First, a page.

Mallorca – an island in a sea of tranquillity

Posted on April 11, 2017 by Guest Writer

Mallorca is known as the ‘island of calm’ with holidaymakers generally heading to its shores to de-stress and unwind. And with around 30 spas to choose from with every form of alternative therapy you could wish for, there’s plenty to help you relax.  Mallorca is also a big favourite with sailing buffs, including Spain’s King, Juan Carlos.

Palma de Mallorca, the island’s vibrant capital city, is where most people arrive but not everyone stops to explore. Palma is stylish and sophisticated which can be something of a surprise as many visitors initially underestimate its attractions. Palma has in fact developed into one of Spain’s most beguiling cities.

Fronted by its beautifully imposing cathedral and royal palace, the city’s cobbled lanes spread off from the seafront into the heart of the old town, where pedestrianised shopping streets and charming squares prevail. Expect ancient courtyards and chic bars as well as vibrant nightlife and a strong arts scene.

Mallorcans love to shop and the Old Town bursts with boutiques and high-street shops selling big-name brands and designer goods. The main shopping streets are Jaime III (with its designer boutiques), Carrer del Sindicat, Carrer de Sant Miguel and other streets radiating off Plaza Mayor. Avinguda d’Alexandre Rosselló is home to many high-street shops too, including the up-market department store, El Corte Inglés.

For hikers

Much of Mallorca is pure heaven for those who seek rural tranquility. Traditional villages lie scattered across the countryside as sheep bells tinkle, almond blossom floats in the air and peace prevails.

One of the most talked-about hiking trails on the island is the 13th century UNESCO World Heritage site track which uses Pollenca as a base for the walk up to the Son Amer hermitage. Alternatively, trek along the dry stone wall route GR221 past a combination of coast, holm oak forests and mountain heights.

Sierra de Tramuntana runs across Mallorca’s northern coast and offers stunning views and challenging mountain biking and hiking with its diverse calas (beaches) and rocky outcrops dotted along the way. Steep cliffs drop into deep blue sea and picturesque villages such as Deiá cling to the mountainsides.

For golfers

Golf courses abound in Mallorca so you are more than likely to find the perfect course for practicing your swing while on holiday.

Golf courses grace many of the island’s most beautiful spots, often including sea views. Most courses are 18-hole – they range from easy to fiendishly tricky – with one of Mallorca’s most respected courses being at T Poniente near Sant Ponsa.

Perhaps the most challenging golf course on the island is Pula which is used on the European Tour. Meanwhile, Andratx Golf Club, designed by Gleneagles Scotland, is known for its difficult holes. Son Servera Golf Club to the south of Mallorca is also quite challenging, with its narrow fairways and plentiful bunkers.

Near Palma, you will find the Championship course at Puntiro, designed by Jack Nicklaus’ company, and the Son Termens Golf Club, featuring famously hilly fairways and small greens.

For foodies

Just like in the rest of Spain, eating out in Mallorca is an important part of daily life. Seafood dominates in Mallorca’s coastal resorts (monkfish, sea bream and shellfish being specialties), while regional dishes are served up in traditional restaurants throughout the island.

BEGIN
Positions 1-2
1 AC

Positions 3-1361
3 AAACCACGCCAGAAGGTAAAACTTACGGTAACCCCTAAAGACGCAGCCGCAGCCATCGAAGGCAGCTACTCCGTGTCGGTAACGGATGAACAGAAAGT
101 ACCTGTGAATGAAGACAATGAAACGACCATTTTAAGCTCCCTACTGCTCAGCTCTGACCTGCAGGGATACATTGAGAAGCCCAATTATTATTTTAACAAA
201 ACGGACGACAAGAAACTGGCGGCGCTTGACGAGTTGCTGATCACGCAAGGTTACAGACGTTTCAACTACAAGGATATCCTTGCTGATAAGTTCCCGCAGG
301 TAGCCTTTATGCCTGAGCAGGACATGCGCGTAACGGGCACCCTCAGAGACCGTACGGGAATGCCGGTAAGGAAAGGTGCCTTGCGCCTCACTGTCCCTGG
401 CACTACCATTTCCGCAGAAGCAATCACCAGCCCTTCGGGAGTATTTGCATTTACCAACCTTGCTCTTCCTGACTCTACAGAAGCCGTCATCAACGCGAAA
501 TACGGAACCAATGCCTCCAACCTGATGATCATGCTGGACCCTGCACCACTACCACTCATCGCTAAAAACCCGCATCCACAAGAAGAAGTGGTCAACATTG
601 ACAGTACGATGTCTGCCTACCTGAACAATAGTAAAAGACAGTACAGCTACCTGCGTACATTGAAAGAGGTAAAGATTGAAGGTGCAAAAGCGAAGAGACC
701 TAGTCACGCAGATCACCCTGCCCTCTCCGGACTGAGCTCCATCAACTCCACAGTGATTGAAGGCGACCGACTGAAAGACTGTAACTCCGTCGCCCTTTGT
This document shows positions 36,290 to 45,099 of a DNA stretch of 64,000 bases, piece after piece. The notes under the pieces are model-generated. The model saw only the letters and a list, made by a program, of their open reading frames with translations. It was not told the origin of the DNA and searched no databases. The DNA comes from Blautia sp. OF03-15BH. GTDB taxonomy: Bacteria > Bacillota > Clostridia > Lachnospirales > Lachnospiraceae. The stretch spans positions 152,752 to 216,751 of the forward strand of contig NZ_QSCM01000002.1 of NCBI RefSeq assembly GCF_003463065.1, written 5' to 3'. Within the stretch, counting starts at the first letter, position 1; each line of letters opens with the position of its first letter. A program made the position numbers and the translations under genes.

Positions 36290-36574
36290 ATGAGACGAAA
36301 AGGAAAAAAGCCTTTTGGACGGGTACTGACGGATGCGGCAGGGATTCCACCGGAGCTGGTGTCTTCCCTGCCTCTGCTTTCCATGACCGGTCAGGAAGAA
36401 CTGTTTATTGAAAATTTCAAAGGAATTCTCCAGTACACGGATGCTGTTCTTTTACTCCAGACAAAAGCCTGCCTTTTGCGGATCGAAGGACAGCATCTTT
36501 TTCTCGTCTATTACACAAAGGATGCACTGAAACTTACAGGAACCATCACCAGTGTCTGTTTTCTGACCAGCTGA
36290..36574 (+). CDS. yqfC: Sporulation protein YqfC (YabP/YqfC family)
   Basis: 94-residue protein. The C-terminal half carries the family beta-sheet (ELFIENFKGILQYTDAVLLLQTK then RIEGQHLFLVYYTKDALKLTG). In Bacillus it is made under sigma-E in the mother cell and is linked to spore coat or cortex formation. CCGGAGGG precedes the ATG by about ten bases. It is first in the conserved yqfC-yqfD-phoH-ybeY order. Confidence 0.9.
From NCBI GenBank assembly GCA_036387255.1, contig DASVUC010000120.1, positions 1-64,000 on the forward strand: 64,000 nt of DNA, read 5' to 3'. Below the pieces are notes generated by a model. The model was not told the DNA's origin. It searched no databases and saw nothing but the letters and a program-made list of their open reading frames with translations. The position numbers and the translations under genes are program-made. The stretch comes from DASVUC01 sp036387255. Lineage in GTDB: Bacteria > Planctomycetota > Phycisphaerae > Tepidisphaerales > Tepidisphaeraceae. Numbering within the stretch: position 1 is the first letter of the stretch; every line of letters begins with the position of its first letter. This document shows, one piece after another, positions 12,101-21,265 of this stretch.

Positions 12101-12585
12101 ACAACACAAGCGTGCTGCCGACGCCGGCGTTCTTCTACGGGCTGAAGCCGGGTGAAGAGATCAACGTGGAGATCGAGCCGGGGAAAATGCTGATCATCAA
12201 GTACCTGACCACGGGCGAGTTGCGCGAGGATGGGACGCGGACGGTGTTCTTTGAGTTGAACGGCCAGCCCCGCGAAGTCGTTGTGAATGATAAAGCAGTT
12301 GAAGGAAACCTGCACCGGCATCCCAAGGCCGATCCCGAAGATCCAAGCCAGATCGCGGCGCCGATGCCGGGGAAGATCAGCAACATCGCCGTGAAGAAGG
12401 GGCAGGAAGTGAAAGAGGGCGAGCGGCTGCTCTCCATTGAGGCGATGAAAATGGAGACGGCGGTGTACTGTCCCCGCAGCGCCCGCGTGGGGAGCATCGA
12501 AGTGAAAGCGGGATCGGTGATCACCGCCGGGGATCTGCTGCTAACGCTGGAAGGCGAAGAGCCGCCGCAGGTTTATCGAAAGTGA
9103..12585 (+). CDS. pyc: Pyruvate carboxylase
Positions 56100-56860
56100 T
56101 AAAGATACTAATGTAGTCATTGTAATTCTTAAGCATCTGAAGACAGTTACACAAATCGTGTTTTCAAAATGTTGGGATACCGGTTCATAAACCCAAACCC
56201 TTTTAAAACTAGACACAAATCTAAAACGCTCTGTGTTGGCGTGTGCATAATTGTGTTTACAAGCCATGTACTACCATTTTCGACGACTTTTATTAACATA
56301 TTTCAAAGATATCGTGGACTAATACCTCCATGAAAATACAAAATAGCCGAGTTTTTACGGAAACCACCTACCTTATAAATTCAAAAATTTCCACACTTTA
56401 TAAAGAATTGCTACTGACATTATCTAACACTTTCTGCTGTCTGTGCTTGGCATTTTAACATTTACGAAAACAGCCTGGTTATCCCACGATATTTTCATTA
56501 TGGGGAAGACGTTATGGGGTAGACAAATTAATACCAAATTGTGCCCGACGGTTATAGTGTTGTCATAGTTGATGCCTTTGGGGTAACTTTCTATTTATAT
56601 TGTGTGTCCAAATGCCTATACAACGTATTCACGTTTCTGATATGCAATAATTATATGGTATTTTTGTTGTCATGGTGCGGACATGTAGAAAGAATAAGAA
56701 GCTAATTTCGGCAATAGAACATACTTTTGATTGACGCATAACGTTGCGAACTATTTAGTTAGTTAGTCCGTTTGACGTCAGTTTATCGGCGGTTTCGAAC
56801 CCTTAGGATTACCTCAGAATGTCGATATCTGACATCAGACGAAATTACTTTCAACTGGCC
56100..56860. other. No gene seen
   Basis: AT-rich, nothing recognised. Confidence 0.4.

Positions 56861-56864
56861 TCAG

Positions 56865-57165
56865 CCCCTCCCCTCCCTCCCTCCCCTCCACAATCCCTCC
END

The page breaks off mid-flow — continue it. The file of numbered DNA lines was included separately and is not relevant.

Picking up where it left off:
Mallorcan cuisine is often hearty with meats, soups and stews appearing on most menus, in addition to ever-popular roasted suckling pig. Some of the island’s most loved local dishes include: sobrasada (spreadable red, spicy sausage); tumbet (baked layered potatoes, courgettes and aubergines topped with tomato sauce); lomo con col (pork wrapped in cabbage leaves); and gató de almendras (sponge cake made with almonds).

Bear in mind that evening meals are served late in Mallorca, usually after 9pm, and it’s not uncommon to see families sit down for a meal as late as 10.30pm, especially during the hot summer.

On Saturday mornings, don’t miss Palma’s indoor food market stalls at Mercado Olivar and Mercado Santa Catalina – and join in with the city’s residents who enjoy fresh oysters and champagne amidst the bustling fish stalls.

For culture lovers

Architecture enthusiasts can enjoy a graceful mix of Moorish, Gothic and Renaissance styles at Palau de l’Almudaina in Palma. Originally home to Mallorca’s Moorish rulers and expanded for the Catalan kings, the ‘palace of the citadel’ was an official island residence of King Juan Carlos I before his abdication in 2015. The gardens and fountains are also beautiful to wander around.

For yet more Gothic architecture, don’t miss Palma’s cathedral, noted for its vast size and stunning stained-glass windows. Construction began in 1306 and continued for four centuries before being revamped by Gaudí from 1902 to 1914. Beautifully lit up at night, the cathedral is Palma’s most famous landmark.

If you’d like to pay homage to Robert Graves, one of Britain’s most famous war poets, head to Deiá, a sleepy Mallorcan village, where he wrote his most famous works. Explore his rambling villa which is now a small but very informative museum, and visit his grave in the nearby cemetery.

A ride on the Palma to Sóller Railway is a must for vintage railway enthusiasts and a great way to get to and from the charmingly traditional town of Sóller, nestled amid the Tramuntana Mountains. This 1912 wooden locomotive makes a scenic 27-kilometre trip up through the mountains, forests and olive and orange groves – a great opportunity to sit back and enjoy Mallorca’s spectacular rural scenery.